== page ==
As well as an improved clickable multitouch touchpad with two-finger scrolling and pinch-zoom, the new Surface Pro 3 Type Cover has a double hinge and an extra magnetic strip that supports a more comfortable raised typing position (see image above). This does have the drawback of ruling out Windows 8.1 gestures involving the lower bezel, so you'll have to swipe down from the top bezel instead. Another consequence of the new keyboard attachment mechanism is that the Windows touch-button has had to move from the bottom bezel to the right-hand bezel, where it's more easily activated accidentally.
Like previous models, the Surface Pro 3 feels very solidly built, its smart light-grey magnesium alloy chassis incorporating a fan grille running along the top and halfway down the sides. Teardown analyses confirm the tablet's sturdy construction, but also criticise it for being hard to get into, using too many different-sized screws and having a glued-down battery. Repair experts iFixit gave the Surface Pro 3 a 'dismal' one out 10 for repairability. Our advice is simple: don't try to open up your Surface Pro 3.
As far as ports and connectors are concerned, there's a single USB 3.0 port on the right side, beneath a Mini-DisplayPort. Also on the right side is a (thankfully) updated magnetic power input connector — the previous design was annoyingly fiddly to engage. The power button is on the top, at the left-hand end, while the left side has the volume rocker. There are stereo speaker slits in the left and right bezels, about a centimetre from the top, while the top bezel houses a five-megapixel camera, an ambient light sensor and a microphone — a trio that's repeated at the back. The MicroSD card slot is also at the back, beneath the kickstand on the right side. Many Surface Pro users, and photographers in particular, would appreciate a full-size SD card slot.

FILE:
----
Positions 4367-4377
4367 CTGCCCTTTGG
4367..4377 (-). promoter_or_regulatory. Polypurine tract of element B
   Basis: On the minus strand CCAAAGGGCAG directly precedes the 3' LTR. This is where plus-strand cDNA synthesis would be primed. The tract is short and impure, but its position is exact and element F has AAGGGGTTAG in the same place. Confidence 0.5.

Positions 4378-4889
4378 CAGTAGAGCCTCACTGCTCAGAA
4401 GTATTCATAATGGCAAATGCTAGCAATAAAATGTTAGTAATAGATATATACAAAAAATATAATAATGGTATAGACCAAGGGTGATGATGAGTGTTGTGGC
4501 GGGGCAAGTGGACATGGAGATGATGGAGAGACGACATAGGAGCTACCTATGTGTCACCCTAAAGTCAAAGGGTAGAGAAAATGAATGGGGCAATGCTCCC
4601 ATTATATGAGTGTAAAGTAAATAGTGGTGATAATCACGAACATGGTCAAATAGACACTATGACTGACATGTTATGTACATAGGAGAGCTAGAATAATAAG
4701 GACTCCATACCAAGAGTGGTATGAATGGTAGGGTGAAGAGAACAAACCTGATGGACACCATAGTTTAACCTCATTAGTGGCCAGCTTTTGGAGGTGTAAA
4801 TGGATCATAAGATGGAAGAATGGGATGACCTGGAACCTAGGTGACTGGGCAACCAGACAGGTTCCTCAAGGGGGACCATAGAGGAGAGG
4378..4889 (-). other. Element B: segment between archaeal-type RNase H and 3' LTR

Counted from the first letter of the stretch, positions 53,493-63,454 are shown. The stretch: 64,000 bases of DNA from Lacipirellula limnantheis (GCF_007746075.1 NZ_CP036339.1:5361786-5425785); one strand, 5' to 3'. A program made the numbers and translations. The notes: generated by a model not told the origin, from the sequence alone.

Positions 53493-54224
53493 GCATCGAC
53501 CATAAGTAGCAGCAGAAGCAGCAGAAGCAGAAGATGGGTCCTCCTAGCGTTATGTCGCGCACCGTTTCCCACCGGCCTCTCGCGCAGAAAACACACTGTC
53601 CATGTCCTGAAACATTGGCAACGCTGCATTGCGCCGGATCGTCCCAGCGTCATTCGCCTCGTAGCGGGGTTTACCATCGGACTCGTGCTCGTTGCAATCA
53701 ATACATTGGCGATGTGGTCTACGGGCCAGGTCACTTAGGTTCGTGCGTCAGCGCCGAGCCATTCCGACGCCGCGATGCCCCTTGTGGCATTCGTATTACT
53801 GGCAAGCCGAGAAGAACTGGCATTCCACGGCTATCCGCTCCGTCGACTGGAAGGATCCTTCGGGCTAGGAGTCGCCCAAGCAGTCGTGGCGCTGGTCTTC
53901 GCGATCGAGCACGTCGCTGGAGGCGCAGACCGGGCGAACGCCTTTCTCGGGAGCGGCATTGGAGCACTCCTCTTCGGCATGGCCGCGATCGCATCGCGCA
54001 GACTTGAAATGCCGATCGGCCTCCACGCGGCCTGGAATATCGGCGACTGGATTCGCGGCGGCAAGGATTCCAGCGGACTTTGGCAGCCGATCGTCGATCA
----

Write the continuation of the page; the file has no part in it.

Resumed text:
If you need more connections, and are feeling flush with (your or your employer's) cash, you can invest in the £164.99 (inc. VAT) Surface Pro 3 Docking Station. This will give you three USB 3.0 ports, two USB 2.0 ports, a Gigabit Ethernet (RJ-45) connection, a Mini-DisplayPort, a headset jack, a security lock slot and a power input. A docked Surface Pro 3 can be a credible , as it can run up to two external monitors at 60Hz (at up to 1,900 by 1,200 for the Core i3 model, or 2,880 by 1,800 for the Core i5 and i7 models) in addition to the internal display.